Disclaimer: this is informed advice but not legal advice.
On 25th May 2018, GDPR came into force in the EU. Many marketers have questions about which types of marketing now require consent. This article covers the following types of marketing, and explains what consent is now required: Personalize Web & Email, Cart & Browse Abandon Emails, Gated Content, Bulk Email, Targeted Social Marketing, Targeted Advertising, Leadgen by Telephone or Email, Data Collection.
EU marketers face two main pieces of legislation, the recent “General Data Protection Regulation” (GDPR) and the 15 years older “Directive on privacy and electronic communications” (PECR), together with their linked local laws. As the UK Information Commissioner’s Office (ICO) states, “You need to comply with both GDPR and PECR for your business-to-business marketing.”
Regarding GDPR consent, most first-party marketing should be done without GDPR consent, using “legitimate interests”. The ICO states, “let’s be clear. Consent is one way to comply with the GDPR, but it’s not the only way” and “Consent is one lawful basis for processing, but there are five others. Consent won’t always be the most appropriate or easiest”. And the GDPR states, “The processing of personal data for direct marketing purposes may be regarded as carried out for a legitimate interest” (GDPR preamble 47).
Regarding PECR consent, “legitimate interests” hadn’t been invented when the PECR was written, but a lot of first-party marketing should be done using “automatic consent” (my name for it). This is what the ICO means when it says, “Consent should not be a precondition of signing up to a service unless necessary for that service“. For example whenever an end-user clicks on an email in their inbox, they are making an informed decision to see the content of the email, so it’s as though consent happens automatically.
Let’s drill down into that advice about PECR consent, using the legislation. On 25 May 2018, the definition of consent in the PECR changed to match that of the GDPR (GDPR preamble 11). PECR consent was originally complex, requiring the end-user to decide based on “clear and comprehensive information”, but in copying the GDPR the information requirements were relaxed to “easily accessible”, and “clear and plain” (GDPR article 7.2). This GDPR-style consent also provides automatic consent for first-party marketing, because “Consent should be given by […] conduct which clearly indicates in this context the data subject’s acceptance of the proposed processing of his or her personal data (GDPR preamble 32). So, as in my previous paragraph, when an end-user opens a marketing website or marketing email, they expect to see and want to see all the marketing content, including dynamic content and personalization, and their action (conduct) automatically provides consent.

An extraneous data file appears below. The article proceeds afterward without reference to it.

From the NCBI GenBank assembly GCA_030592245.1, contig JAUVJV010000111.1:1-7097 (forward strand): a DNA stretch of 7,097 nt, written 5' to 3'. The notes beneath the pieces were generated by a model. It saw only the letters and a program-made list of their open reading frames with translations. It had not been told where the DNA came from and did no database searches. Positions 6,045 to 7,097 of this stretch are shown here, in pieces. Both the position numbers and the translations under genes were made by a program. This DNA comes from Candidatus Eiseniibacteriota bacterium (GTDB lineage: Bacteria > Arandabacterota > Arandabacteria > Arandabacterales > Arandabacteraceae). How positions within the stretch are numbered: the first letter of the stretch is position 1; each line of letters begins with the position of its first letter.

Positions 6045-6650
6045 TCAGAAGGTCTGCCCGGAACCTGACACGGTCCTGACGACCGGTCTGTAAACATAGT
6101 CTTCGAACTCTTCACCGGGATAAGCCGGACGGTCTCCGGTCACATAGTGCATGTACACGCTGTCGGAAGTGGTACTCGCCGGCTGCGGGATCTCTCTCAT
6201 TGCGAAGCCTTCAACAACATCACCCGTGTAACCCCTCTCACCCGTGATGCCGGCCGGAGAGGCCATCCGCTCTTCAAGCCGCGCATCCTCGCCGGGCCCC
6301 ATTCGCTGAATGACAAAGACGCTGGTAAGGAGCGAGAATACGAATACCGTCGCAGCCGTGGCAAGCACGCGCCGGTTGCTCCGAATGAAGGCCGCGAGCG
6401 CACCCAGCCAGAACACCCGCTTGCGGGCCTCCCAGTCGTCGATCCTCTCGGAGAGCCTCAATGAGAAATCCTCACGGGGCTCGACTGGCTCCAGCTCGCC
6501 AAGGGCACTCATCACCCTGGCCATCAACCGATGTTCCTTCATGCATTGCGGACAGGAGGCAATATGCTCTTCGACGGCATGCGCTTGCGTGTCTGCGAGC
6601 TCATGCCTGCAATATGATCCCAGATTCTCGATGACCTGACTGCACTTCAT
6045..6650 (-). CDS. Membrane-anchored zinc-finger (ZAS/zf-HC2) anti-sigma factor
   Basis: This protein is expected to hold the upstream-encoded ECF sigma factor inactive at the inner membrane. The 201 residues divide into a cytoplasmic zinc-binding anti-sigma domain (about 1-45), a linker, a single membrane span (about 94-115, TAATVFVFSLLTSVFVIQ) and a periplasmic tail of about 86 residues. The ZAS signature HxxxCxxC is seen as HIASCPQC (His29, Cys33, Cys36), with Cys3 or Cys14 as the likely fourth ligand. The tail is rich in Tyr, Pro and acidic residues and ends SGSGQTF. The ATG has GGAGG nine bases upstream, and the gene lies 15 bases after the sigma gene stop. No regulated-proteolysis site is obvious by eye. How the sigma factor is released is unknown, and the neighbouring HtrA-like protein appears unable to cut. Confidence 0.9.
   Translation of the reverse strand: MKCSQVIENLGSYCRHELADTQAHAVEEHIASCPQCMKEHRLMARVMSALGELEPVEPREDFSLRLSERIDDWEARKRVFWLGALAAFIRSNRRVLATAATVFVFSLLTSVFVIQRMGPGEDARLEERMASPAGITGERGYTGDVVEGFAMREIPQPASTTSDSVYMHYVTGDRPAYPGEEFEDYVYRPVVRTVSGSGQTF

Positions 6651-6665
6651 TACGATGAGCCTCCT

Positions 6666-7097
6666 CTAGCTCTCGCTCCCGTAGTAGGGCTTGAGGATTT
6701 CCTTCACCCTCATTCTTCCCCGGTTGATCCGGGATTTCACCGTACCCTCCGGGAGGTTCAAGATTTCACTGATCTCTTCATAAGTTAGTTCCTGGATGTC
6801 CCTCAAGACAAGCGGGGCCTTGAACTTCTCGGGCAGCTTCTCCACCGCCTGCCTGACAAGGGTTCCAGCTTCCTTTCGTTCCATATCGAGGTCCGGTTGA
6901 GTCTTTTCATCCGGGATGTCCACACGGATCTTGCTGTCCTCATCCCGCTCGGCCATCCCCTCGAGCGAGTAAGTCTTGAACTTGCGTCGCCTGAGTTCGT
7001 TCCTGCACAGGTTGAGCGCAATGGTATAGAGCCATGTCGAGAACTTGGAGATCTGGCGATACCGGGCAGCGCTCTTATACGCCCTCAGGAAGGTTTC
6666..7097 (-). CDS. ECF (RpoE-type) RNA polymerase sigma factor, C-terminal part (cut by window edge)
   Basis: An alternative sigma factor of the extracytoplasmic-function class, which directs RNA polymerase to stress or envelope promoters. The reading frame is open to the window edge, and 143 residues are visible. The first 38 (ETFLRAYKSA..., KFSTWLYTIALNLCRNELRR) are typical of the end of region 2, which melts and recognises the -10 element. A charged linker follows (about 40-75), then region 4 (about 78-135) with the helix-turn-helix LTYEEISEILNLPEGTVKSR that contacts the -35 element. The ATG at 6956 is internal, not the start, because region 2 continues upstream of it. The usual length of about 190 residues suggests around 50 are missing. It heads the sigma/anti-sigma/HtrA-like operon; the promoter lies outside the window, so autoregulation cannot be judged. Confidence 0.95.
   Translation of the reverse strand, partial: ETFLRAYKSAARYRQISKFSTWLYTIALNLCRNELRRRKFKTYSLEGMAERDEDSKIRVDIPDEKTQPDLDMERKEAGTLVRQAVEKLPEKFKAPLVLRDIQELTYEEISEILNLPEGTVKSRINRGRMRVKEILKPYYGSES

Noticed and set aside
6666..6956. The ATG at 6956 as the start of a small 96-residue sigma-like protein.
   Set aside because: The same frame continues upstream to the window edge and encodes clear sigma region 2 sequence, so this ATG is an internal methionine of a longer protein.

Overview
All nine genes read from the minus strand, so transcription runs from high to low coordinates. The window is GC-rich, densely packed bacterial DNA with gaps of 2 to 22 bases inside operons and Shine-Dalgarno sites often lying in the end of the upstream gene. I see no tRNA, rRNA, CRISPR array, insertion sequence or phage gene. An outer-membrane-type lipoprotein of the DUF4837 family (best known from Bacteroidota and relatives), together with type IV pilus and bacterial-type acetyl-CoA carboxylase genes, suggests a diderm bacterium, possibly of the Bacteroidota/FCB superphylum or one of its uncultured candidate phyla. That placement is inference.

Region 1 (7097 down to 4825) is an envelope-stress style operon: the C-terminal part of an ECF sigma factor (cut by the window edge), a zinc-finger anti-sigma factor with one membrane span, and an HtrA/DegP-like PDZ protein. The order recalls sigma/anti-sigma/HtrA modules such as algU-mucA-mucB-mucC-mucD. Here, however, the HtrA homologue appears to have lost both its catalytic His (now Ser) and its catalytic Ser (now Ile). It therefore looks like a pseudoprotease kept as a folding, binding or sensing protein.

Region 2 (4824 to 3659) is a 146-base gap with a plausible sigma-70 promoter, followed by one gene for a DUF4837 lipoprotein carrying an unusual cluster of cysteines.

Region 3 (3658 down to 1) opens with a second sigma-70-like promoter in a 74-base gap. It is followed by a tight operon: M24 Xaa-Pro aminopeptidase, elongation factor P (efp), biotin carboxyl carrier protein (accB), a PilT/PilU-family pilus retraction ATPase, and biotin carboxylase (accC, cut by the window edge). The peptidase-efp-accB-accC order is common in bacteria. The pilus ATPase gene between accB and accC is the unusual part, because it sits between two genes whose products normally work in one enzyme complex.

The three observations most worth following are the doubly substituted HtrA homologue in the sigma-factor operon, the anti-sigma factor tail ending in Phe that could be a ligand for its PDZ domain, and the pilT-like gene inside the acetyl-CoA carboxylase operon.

So when exactly do marketers need GDPR/PECR Consent to use Personal Data for Marketing?
No for Data Collection, provided there’s a legal basis (probably consent or legitimate interests) for how the data will be used.
No for first-party marketing (such as personalization of web and email, popovers, and triggered messaging) which is fine using GDPR legitimate interests and PECR “automatic consent”, and does not need GDPR-style consent.
No for B2B off-site marketing (such as bulk emails) and targeted third-party marketing (such as adverts, sponsored social posts and lead-gen by phone or email).
Yes (consent needed) for B2C off-site marketing (such as bulk emails) and targeted third-party marketing (such as adverts and sponsored social posts).
Let’s analyze consent in a bit more detail…
Data Collection: (No Consent is Needed)
There’s no such thing as GDPR consent for data. See GDPR article 5.1, “Personal data shall be […] collected for specified, explicit and legitimate purposes[…] limited to what is necessary in relation to the purposes for which they are processed (‘data minimization’)”.